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Come Together, Fall Apart by Cristina Henriquez

Come Together, Fall Apart - Cristina Henriquez

This is the prototypical first book by an MFA graduate. It’s well-written in a technical sense, with smooth, polished prose and pacing, clear themes, and the right characters in the right places. But it isn’t affecting; it’s pleasant, but forgettable.

This volume contains 8 short stories, of around 25 pages each, and one novella of just over 100 pages, with generous margins and spacing. All the stories are set in Panama and with a couple of exceptions, focus on characters living there. The characters for the most part are children to young adults and must navigate relationships with parents and lovers. There is some variation in the stories: while most are realistic, contemporary and centered on relationships, “The Box House and the Snow” is an almost sinister magical-realist tale, and the titular novella widens its scope to depict the U.S.’s invasion of Panama in 1989 from the point-of-view of an adolescent boy. Most of the stories are in the first person, and most feature female protagonists.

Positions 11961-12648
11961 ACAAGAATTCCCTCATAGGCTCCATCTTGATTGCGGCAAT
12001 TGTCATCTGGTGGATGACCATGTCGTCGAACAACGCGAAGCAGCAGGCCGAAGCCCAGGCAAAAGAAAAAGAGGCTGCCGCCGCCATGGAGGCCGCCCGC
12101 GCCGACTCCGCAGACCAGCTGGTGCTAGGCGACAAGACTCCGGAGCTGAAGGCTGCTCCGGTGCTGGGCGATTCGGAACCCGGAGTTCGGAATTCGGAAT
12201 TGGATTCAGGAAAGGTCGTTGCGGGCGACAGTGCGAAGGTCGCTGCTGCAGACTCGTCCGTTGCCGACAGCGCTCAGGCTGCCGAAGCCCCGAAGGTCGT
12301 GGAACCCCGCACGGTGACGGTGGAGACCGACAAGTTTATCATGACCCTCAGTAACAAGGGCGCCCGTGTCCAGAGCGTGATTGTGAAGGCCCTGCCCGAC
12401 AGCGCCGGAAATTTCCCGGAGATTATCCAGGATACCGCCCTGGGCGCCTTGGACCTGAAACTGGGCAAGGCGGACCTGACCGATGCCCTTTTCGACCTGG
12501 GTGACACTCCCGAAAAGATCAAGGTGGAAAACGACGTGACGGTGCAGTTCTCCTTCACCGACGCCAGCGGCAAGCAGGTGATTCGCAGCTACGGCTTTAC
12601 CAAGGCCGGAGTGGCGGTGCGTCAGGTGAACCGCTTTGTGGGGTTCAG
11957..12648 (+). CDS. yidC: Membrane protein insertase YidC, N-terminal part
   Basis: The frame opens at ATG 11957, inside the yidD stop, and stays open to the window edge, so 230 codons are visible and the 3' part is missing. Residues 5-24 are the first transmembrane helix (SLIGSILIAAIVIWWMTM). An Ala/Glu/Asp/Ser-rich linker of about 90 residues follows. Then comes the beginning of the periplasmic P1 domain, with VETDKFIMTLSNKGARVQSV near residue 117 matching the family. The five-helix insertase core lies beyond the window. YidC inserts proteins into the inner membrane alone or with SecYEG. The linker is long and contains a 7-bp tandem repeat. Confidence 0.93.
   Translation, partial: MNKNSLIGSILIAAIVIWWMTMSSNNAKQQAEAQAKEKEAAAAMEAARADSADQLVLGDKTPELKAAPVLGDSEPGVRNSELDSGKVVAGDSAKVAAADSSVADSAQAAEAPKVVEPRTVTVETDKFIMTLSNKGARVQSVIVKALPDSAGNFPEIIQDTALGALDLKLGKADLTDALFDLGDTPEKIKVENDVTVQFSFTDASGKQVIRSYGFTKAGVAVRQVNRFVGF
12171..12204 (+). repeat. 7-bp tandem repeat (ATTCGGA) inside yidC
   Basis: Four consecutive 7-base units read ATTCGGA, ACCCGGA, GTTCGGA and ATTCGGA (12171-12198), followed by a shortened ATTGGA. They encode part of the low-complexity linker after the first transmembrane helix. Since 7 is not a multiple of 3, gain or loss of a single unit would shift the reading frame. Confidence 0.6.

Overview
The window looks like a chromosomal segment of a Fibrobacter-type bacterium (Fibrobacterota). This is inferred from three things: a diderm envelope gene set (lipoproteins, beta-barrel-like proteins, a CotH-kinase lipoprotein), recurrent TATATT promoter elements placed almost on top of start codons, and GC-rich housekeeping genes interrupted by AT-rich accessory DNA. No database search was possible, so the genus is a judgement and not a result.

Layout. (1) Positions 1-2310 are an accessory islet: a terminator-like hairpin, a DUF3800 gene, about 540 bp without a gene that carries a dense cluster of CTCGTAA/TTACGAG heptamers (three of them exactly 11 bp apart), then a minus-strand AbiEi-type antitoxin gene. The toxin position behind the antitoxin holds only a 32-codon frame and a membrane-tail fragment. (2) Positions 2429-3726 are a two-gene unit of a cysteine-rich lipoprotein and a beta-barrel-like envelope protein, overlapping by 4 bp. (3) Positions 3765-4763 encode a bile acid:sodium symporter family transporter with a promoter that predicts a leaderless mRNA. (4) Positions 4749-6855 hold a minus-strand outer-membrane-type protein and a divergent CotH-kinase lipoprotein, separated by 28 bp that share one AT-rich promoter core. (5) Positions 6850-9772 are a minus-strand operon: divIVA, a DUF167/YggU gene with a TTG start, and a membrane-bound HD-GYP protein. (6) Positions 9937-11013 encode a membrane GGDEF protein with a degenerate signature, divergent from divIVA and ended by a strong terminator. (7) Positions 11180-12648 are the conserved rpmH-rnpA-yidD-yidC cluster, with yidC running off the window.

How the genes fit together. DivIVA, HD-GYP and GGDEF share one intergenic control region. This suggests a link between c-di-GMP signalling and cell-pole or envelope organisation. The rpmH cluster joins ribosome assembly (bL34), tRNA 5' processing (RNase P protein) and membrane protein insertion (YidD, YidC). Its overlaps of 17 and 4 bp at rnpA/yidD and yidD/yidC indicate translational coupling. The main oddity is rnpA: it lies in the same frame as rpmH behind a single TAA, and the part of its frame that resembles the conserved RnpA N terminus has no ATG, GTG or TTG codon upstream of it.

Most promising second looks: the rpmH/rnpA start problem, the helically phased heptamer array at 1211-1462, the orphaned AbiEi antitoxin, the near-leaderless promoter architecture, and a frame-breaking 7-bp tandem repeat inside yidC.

I am not surprise to see that Henriquez has had much more commercial success with later books, because she does show promise here. The novella is probably the best story of the lot, as it has the most depth and development. Characters and their relationships seem believable, the settings are well drawn, and the writing is very readable. But the stories lack that spark that would make them stand out, and in large part I fault their endings, which tend to peter out. Maybe it’s just me, but I expect a great short story to end with a bang or a twist – or, barring that, at least a definite conclusion to whatever issue was raised in the story. The slow winding-down, leaving some issues still open, can work well in a novel, which is more about the journey than the destination. But in a short story, the journey is just around the block – so I want some zing. “The Wide, Pale Ocean,” my favorite of the short stories, would have been excellent if the author had taken a risk with the ending, but she doesn’t and so despite some vivid scenes and characters, the story ultimately doesn’t amount to much.

As my world books challenge book for Panama, I liked this fairly well, and read through it quickly. It’s not at all bad. But it could have been better.